Red tape cut

Outdoor change boosts Scotland’s cafe culture

George IV pub
Outdoor drinking and eating will be easier under new rules

Café culture has scored a victory over red tape after restrictions on outdoor eating and drinking were eased.

Restaurant and bar owners will no longer have to jump through bureaucratic hoops to set up chairs and tables on pavements, as long as they do not impinge on public safety.

The change of rules is aimed at helping struggling high streets which saw a benefit from outdoor entertainment during the pandemic when many food and drink establishments were under strict social distancing guidelines.

There was strong support for the changes to planning measures during a 12-week public consultation and the new regulations, coming into effect at the end of next month, were welcomed by industry leaders.

Planning rules will also be relaxed to allow for the conversion of premises into cafés, restaurants or small offices.

Tom Arthur, the planning minister, said: “These measures will support Scotland’s town and city centre businesses to thrive.

“More flexible use of outdoor space can help the hospitality industry recover from the pandemic and cost crisis, while making city and town centres more attractive and welcoming.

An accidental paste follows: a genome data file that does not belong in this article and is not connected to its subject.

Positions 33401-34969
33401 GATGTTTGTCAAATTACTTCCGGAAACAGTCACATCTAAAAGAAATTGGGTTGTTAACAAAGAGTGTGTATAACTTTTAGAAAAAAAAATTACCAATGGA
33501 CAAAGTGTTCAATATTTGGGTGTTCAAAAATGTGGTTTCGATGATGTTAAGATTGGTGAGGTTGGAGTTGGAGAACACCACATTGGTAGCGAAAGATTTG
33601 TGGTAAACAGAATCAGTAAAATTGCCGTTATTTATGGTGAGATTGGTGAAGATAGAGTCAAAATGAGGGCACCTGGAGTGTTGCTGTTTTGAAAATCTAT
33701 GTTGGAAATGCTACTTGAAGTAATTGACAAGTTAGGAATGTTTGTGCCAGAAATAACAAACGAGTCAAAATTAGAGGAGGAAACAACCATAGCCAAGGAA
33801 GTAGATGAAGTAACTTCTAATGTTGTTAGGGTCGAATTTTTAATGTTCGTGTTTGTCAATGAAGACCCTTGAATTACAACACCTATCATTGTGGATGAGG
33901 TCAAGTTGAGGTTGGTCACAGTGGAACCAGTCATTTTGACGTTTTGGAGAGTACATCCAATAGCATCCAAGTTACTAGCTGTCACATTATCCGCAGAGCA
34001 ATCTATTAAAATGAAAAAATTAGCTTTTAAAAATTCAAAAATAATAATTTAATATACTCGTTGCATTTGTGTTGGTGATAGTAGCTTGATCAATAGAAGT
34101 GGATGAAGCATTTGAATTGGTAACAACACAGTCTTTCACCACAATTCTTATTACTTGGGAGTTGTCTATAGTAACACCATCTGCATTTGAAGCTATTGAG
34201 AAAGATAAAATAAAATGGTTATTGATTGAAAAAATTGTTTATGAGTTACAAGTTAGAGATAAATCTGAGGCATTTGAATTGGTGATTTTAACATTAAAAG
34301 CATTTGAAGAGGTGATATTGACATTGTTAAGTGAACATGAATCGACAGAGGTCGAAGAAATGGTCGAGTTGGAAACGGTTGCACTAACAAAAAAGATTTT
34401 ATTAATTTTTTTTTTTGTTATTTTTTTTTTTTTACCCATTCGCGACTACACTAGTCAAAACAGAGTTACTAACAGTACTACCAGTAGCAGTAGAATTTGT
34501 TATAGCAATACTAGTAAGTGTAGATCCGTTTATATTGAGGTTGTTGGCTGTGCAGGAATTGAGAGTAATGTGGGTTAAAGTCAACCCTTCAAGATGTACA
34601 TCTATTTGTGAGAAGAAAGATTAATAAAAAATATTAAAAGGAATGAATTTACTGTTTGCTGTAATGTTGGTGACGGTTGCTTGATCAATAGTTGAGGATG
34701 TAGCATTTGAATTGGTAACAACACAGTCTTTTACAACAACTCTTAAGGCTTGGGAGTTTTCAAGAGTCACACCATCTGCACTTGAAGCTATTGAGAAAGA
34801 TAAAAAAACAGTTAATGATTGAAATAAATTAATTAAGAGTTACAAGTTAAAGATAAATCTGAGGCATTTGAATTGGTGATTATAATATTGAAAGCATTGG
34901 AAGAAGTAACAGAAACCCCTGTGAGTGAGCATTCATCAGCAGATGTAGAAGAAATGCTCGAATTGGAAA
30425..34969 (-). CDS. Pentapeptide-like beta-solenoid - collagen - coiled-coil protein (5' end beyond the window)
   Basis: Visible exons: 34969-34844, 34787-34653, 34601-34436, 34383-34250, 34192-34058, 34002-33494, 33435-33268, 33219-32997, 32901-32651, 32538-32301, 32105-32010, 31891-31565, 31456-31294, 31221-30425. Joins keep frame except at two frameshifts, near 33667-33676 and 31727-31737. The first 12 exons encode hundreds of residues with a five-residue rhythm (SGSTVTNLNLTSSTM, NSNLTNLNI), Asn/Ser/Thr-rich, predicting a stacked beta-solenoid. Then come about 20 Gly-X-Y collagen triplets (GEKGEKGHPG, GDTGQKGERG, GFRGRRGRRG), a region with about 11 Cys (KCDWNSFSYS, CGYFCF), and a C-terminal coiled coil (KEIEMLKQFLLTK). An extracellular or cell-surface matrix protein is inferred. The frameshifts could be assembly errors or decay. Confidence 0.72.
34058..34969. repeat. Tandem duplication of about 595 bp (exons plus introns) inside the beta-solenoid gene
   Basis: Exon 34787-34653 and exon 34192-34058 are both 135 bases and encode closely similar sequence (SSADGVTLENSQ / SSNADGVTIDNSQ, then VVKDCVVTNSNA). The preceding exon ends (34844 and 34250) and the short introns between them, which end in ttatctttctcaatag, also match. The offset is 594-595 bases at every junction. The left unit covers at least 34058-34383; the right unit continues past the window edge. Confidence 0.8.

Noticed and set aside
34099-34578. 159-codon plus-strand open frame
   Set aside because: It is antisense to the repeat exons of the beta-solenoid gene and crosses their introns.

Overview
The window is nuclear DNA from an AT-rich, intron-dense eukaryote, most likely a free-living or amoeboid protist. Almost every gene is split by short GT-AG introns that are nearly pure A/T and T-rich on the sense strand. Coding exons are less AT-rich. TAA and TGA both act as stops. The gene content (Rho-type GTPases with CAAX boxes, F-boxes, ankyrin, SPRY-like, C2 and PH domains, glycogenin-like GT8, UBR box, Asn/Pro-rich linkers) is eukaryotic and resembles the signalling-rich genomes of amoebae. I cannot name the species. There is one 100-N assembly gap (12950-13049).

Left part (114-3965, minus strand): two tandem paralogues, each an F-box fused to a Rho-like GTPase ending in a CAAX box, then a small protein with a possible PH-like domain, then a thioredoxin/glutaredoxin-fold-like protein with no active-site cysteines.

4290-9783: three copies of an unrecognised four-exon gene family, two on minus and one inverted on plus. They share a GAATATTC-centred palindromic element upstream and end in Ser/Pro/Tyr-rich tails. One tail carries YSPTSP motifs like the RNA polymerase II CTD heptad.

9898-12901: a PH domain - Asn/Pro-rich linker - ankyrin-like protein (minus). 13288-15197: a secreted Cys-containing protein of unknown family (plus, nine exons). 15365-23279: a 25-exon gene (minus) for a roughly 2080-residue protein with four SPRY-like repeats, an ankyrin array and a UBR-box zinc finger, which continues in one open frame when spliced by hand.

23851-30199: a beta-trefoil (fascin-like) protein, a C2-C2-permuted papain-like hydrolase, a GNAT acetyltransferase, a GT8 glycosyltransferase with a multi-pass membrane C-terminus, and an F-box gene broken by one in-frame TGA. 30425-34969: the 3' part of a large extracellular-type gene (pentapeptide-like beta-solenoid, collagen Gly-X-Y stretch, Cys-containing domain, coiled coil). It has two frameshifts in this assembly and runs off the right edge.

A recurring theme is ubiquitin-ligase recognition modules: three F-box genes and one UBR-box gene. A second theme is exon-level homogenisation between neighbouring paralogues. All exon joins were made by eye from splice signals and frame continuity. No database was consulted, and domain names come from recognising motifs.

“A more streamlined approach to changes of use can help businesses respond more rapidly to shifting circumstances, support reuse of vacant premises and encourage the return of workers and shoppers to our town and city centres.”

David Lonsdale, director of the Scottish Retail Consortium, said: “These new flexibilities on outdoor seating are encouraging and should allow eateries to get on and do what they do best, serving customers.

“Hopefully, they will give people a little more reason to spend time and money on our high streets and inject more vitality into our town and city centres. This is especially important at a time when shopper footfall remains below pre-pandemic levels and one in six stores still lies vacant.”

The government is also making it easier to install larger scale electric vehicle charging equipment in car parks.

Mr Arthur believes this will support the introduction of that infrastructure and also provide a boost to town and city centres.

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